Unfortunately, that second meeting never happened because my friend passed away unexpectedly two days after we met in the library. Some might think that such a sad circumstance would cloud this moment with sad memories, but for me, this is my most cherished memory of my beloved friend and I can look back with fondness and say, “I had a beautiful day with a beautiful person in a beautiful place.” And for that, I am grateful. ~Kim Yaris
These are our entries in Shadra Strickland’s contest for a free, autographed copy of her new book, Please, Louise, written by Toni Morrison and Slade Morrison and illustrated by (none other than) Shadra Strickland. We love everything Shadra does; we know the integrity with which she lives and the care with which she selects projects. Needless to say, this new book’s theme of the power of libraries makes the new title especially compelling for us, and perhaps for you, too! So we couldn’t resist entering her contest and inviting you to do the same! Your students can enter, too, since there is no age limit on the contest. Simply describe in 250 words, or less (there is a discrepancy in the word counts listed on the contest description, so we went with the longest option), a favorite library experience. Follow this link for a description of the book and the contest. The book drops on March 4th, which is the deadline for the contest. So start reliving your favorite library experiences and submit them for a chance to win free, autographed copy of Please, Louise.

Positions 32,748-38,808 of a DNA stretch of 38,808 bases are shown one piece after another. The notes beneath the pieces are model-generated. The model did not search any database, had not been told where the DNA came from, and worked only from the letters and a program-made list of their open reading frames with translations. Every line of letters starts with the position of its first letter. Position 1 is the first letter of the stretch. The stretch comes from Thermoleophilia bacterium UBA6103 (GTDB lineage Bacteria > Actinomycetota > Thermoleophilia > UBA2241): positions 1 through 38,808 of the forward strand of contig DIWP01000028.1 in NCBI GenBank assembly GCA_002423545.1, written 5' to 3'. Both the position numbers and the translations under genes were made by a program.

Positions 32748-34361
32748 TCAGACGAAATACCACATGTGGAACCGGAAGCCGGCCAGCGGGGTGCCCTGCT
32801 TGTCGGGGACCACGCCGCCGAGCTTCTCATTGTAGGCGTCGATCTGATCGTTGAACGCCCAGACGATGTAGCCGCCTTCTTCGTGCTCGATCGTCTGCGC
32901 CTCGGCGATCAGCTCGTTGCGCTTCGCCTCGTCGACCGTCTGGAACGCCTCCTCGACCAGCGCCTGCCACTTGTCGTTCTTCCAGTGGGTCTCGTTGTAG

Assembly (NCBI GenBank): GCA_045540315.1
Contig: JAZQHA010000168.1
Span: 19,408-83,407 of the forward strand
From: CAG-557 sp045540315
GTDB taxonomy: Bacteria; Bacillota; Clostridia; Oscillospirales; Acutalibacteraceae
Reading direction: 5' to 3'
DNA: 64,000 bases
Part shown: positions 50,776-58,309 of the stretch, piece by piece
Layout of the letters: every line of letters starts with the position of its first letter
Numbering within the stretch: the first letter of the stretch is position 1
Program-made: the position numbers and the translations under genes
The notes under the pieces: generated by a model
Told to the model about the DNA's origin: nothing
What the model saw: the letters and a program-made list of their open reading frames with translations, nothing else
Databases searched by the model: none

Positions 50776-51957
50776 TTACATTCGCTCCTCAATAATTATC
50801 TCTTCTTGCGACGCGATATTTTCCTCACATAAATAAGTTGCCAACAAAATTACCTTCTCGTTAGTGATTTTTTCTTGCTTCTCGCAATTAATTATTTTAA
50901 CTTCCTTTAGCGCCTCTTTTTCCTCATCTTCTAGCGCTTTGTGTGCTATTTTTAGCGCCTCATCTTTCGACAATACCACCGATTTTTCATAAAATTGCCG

Happy Monday, Friends!
We are excited to announce that we, in collaboration with Dr. Kimberly Tyson of Learning Unlimited, are founding an educational Twitter chat! This Literacy Leaders chat will utilize the hashtag #LitLeadchat. Our audience is literacy educators who serve in informal or formal leadership capacities, which is really anyone who talks with colleagues about ways to improve literacy instruction. Whether you are a classroom teacher swapping ideas with the teacher next door, a literacy coach, a literacy consultant, or the superintendent of a school district, we intend for this chat to offer you fresh ideas about improving the literacy learning of students.
The three of us–Kimberly, Kim, and Jan–will host this one-hour chat every Monday night at 8:00 p.m. Our inaugural chat is Monday, March 3, 2014 at 8:00 p.m. Our first discussion topic is “What is a literacy leader?” So, mark your calendars and join us for our first conversation, at the end of which we will announce the topic for our discussion on March 10th (Clue: It has a children’s literature focus. )
We look forward to chatting with you on March 3rd!